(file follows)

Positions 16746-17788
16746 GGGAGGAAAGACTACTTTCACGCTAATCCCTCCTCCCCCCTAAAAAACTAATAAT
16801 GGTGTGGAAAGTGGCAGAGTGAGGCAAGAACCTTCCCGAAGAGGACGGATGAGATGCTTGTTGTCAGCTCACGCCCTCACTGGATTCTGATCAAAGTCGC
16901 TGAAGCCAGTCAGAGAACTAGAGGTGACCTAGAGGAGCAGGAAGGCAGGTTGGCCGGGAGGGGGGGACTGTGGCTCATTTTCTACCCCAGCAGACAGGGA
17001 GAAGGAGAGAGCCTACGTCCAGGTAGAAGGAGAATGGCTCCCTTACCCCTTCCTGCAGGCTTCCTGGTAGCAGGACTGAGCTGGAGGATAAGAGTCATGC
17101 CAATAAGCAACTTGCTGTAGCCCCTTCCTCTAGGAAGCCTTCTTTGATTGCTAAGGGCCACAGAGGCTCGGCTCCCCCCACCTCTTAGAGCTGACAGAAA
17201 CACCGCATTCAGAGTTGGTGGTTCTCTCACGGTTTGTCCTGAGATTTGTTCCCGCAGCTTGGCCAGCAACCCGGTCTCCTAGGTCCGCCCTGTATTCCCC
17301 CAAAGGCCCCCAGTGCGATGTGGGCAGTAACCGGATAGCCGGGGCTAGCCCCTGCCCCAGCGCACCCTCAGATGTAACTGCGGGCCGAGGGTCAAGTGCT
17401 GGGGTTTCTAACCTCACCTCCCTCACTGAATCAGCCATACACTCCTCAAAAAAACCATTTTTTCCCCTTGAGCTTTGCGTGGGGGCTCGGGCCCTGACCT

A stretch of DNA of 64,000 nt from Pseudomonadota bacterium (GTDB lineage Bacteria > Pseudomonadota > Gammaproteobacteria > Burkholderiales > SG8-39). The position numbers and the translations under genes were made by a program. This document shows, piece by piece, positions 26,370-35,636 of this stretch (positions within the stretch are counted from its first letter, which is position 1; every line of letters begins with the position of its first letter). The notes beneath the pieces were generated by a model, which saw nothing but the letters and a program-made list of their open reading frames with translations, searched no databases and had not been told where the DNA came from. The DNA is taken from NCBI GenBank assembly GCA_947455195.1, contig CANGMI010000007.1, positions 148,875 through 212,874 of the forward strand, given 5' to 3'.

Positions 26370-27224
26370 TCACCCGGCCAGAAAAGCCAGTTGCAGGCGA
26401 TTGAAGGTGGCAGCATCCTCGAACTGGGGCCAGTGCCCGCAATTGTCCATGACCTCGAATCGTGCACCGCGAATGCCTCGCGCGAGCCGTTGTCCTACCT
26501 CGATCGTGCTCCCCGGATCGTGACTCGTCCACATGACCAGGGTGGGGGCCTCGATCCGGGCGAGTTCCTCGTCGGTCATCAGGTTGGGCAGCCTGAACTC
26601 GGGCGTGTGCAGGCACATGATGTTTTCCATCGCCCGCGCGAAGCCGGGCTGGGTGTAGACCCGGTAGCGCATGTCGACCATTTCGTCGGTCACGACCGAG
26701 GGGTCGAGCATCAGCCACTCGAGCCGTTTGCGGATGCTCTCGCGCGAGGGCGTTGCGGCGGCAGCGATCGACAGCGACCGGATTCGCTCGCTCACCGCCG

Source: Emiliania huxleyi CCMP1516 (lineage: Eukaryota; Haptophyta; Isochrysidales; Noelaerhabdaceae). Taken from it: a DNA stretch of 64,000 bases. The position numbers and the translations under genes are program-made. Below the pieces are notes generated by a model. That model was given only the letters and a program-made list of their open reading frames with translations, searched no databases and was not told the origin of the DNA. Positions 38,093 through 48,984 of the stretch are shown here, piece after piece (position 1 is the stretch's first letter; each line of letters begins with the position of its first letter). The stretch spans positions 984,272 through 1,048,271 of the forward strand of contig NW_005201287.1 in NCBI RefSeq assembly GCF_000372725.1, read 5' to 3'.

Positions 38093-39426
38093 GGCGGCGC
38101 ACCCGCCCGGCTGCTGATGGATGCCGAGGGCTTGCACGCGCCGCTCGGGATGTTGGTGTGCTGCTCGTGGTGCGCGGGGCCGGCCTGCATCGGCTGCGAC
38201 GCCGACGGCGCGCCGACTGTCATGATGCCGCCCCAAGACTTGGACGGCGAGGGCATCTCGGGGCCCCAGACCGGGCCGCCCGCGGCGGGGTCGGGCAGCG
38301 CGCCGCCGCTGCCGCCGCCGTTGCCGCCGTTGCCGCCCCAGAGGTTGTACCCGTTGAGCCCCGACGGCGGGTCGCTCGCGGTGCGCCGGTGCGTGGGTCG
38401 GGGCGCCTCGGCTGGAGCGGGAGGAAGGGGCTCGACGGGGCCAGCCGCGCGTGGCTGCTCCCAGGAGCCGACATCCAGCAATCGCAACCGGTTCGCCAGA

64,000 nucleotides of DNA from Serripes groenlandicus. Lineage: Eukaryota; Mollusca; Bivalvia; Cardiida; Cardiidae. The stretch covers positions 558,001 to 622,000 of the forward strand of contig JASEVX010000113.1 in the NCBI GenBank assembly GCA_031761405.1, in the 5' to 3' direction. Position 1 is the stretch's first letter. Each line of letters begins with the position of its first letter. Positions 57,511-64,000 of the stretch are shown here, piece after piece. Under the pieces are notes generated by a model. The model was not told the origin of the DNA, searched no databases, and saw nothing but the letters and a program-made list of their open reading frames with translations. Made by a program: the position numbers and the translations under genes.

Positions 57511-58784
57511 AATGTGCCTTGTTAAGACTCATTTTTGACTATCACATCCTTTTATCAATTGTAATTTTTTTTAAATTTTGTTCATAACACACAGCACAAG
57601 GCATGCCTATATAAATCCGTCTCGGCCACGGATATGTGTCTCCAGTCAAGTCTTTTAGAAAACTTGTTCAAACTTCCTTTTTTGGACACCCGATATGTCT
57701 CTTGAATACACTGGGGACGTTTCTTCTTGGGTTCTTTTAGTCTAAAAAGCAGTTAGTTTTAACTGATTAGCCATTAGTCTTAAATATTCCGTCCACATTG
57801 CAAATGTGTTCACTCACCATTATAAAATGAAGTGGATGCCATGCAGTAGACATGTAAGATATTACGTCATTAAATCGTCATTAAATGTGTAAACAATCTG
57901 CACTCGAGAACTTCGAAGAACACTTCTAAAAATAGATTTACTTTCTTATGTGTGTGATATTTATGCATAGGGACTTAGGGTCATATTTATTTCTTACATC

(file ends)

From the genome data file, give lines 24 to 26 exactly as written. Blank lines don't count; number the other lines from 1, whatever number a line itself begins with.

64,000 nucleotides of DNA from Serripes groenlandicus. Lineage: Eukaryota; Mollusca; Bivalvia; Cardiida; Cardiidae. The stretch covers positions 558,001 to 622,000 of the forward strand of contig JASEVX010000113.1 in the NCBI GenBank assembly GCA_031761405.1, in the 5' to 3' direction. Position 1 is the stretch's first letter. Each line of letters begins with the position of its first letter. Positions 57,511-64,000 of the stretch are shown here, piece after piece. Under the pieces are notes generated by a model. The model was not told the origin of the DNA, searched no databases, and saw nothing but the letters and a program-made list of their open reading frames with translations. Made by a program: the position numbers and the translations under genes.

Positions 57511-58784
57511 AATGTGCCTTGTTAAGACTCATTTTTGACTATCACATCCTTTTATCAATTGTAATTTTTTTTAAATTTTGTTCATAACACACAGCACAAG